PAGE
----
At 41, she has turned her art and education into a trend for young, tattooed women to follow and for businesses - clubs, casinos, and concert promoters like Live Nation - to use for fun and profit. Her first-ever Philly gig is Wednesday night at Upper Darby's Tower Theater on a tour sponsored by the entertainment behemoth.
"Live Nation's bigwigs show up at most of our rehearsals," says Von Teese, whose most famous strip-and-peel finds her wriggling in an oversize martini glass. "The evolution of burlesque is that it's legitimate entertainment now."
Burlesque dancing and neo-striptease seem like the most recent money-making sure bet. Ask Atlantic City casinos such as Revel, whose Ivan Kane's Royal Jelly burlesque is one of the biggest reasons to hit that beleaguered hotel. Or Trump Taj Mahal, which brought Scores, the New York strip club, to its floor - the first strip club inside an A.C. casino in the city's 35 years of legal gambling (albeit a tame one; there's no nudity allowed in New Jersey). Or the operators of family-friendly World Cafe Live in Philadelphia and Wilmington, who've hosted Philly's Peek-A-Boo Revue.
"Though we can't make it because we're in rehearsal, Peek-A-Boo is proud to support Von Teese's show through social media," Peek-A-Boo co-boss Scott Johnston says. ". . . The local burlesque community is abuzz about Dita, and there are 10 local troupes, including the up-and-comers. Dita is the very epicenter of burlesque, the high-water mark."
Clubs, casinos, and promoters use burlesque and neo-strip acts like Peek-A-Boo and Von Teese to broaden adult appeal.
"I wouldn't give an overall judgment, as I don't know those clubs' financial statements, but it's great that it's being embraced," says Von Teese (born Heather Renée Sweet). "When I go to Sin City and see that every other show is like Cirque du Soleil, it appears as if the era of the Vegas showgirl is waning. That's why it's so great to see it in full flower everywhere else."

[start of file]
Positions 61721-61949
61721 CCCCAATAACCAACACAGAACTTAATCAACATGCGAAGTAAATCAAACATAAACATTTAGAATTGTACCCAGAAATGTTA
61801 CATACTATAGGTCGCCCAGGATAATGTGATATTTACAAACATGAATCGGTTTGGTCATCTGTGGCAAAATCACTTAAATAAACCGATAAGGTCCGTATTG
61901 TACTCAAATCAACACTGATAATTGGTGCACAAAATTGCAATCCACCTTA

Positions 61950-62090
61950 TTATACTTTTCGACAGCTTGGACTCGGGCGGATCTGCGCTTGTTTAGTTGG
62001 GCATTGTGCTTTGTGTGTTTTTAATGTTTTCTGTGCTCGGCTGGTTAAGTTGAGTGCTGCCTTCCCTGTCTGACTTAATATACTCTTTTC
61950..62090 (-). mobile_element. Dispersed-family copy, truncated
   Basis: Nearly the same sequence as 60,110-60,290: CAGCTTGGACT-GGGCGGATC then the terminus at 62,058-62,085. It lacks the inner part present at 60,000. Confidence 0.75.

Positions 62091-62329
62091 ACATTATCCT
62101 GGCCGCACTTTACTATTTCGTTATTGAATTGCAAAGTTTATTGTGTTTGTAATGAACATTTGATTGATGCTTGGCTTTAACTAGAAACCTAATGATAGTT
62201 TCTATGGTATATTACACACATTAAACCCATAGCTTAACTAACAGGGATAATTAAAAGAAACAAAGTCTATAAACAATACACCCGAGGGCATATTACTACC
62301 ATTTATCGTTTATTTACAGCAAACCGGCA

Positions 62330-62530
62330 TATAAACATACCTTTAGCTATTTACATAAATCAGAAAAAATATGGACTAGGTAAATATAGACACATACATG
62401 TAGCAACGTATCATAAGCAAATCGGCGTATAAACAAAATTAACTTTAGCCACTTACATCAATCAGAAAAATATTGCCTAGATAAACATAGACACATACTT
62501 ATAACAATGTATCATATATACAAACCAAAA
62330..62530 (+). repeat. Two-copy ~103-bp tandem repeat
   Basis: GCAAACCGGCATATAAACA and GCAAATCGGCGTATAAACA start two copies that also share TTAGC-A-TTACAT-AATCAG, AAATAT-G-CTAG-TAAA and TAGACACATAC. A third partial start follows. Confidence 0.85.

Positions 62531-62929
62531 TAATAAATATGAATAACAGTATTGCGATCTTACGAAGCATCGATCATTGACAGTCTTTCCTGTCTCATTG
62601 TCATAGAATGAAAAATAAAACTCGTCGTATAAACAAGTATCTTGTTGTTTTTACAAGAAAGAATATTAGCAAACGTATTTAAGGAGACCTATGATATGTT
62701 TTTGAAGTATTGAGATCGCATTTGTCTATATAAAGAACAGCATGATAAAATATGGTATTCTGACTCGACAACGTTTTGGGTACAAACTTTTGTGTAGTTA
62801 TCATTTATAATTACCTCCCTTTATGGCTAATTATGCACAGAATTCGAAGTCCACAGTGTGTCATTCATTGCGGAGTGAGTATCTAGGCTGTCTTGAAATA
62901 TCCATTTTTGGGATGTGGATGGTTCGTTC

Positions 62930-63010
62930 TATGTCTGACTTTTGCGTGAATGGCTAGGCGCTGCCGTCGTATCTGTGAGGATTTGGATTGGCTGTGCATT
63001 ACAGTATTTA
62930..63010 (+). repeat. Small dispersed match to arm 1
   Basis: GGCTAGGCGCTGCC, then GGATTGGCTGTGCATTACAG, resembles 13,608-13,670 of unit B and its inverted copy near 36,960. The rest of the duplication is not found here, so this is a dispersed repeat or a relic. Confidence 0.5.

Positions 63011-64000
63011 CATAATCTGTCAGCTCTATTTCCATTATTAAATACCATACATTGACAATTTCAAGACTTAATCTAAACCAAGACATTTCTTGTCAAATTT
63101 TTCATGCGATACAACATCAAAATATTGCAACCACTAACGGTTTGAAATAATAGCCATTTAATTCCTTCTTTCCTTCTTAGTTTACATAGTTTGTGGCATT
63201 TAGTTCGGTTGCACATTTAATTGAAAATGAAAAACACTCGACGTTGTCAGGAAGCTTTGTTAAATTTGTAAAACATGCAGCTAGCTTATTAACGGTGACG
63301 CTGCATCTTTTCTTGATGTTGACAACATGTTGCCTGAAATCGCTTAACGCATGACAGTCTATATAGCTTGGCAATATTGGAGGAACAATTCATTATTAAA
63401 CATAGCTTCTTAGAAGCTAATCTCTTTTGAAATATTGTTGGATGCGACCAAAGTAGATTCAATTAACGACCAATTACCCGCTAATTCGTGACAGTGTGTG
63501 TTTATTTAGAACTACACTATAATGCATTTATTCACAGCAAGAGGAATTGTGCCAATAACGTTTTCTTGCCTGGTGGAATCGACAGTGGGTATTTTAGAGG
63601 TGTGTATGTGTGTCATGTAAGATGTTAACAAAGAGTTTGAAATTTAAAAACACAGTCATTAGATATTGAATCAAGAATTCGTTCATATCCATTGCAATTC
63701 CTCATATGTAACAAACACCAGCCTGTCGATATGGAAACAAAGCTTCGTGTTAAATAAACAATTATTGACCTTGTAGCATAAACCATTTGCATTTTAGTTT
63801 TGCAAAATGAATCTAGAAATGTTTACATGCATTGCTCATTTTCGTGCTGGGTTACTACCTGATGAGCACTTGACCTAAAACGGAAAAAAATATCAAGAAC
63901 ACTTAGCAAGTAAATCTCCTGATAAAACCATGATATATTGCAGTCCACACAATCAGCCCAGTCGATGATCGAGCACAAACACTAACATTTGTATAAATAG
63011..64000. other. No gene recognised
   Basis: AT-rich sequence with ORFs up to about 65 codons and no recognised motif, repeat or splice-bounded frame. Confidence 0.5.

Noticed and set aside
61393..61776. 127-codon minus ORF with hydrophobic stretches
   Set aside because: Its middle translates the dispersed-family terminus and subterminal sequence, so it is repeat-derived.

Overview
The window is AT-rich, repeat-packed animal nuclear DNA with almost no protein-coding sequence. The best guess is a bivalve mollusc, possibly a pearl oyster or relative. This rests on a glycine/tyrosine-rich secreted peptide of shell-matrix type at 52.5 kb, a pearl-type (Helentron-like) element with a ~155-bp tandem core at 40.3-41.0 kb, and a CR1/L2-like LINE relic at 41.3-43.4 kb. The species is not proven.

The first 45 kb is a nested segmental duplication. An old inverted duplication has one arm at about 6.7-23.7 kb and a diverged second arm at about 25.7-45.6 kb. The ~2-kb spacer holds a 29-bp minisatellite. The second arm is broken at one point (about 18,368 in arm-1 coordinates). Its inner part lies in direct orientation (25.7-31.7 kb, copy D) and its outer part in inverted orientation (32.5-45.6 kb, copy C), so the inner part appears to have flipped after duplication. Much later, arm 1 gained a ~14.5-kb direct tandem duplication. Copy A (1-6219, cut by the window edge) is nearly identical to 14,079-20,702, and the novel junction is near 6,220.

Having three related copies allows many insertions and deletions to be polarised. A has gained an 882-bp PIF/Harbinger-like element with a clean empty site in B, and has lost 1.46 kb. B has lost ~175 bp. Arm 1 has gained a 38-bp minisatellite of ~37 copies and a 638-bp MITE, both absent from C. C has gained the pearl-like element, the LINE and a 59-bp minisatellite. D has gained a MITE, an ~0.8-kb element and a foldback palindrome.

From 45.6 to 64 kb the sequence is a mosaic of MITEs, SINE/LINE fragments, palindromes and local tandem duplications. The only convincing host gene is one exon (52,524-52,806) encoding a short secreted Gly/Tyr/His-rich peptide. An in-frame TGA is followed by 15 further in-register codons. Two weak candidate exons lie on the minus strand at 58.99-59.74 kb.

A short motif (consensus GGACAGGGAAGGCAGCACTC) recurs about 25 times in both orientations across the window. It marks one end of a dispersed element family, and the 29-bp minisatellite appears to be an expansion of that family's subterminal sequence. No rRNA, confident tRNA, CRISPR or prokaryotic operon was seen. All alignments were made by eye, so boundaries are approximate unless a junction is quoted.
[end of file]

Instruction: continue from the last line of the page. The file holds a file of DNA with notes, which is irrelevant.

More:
Ballet got the young Von Teese dancing, but by 15 she knew she "wasn't ever going pro with it." She acquired a taste for corsets, silk stockings and basques at 16, selling lingerie. A career began, as a vintage-dressed pinup model for specialty photographers, then as a dancer/stripper.
"I had all the elements of a ballet star, but it was even better, as I could write my own story on my own terms, direct my own show, and have more control over my career than most ballerinas," she says. "More longevity, too, as I don't have the strains on my body ballerinas do."
The more she danced, the more research she did into old-school burlesque. "The real pinups posing for men's mags in the '40s and '50s were doing burlesque," says Von Teese, who, along with her pal/designer Catherine D'lish made her own outfits and sewed on her own sequins.
By 1992, she was hailed as a queen of the new burlesque, notably because of her feather fan dance, inspired by legendary Sally Rand, which, "like Rand did, found me full nude with body makeup by the end of each routine."
She appeared on fetish magazine covers such as Bizarre, but also made it onto the pages of Playboy, first in 1999, then with a cover in 2002. her career was set. More shows. Marriage to, and divorce from, Marilyn Manson. A book (one of several) she coauthored, Burlesque and the Art of the Teese/Fetish and the Art of the Teese (2006).
"My current act spans 20 years, mostly because of my own personal evolution," she says. "I have different ideas of how I'd like to be presented as a woman now."
Sure, she's done raw, full-out stripteases in smaller clubs in the past.
"This isn't the past, though, and the venues we're playing and the shows we're doing now are more like Broadway productions, but at club prices," Von Teese says.
"I enjoy the challenge of presenting something taboo and risqué while changing people's expectations."
Dita Von Teese: "Burlesque Strip Strip Hooray!"
7:30 p.m. Wednesday at the Tower Theater, 69th and Ludlow Streets, Upper Darby.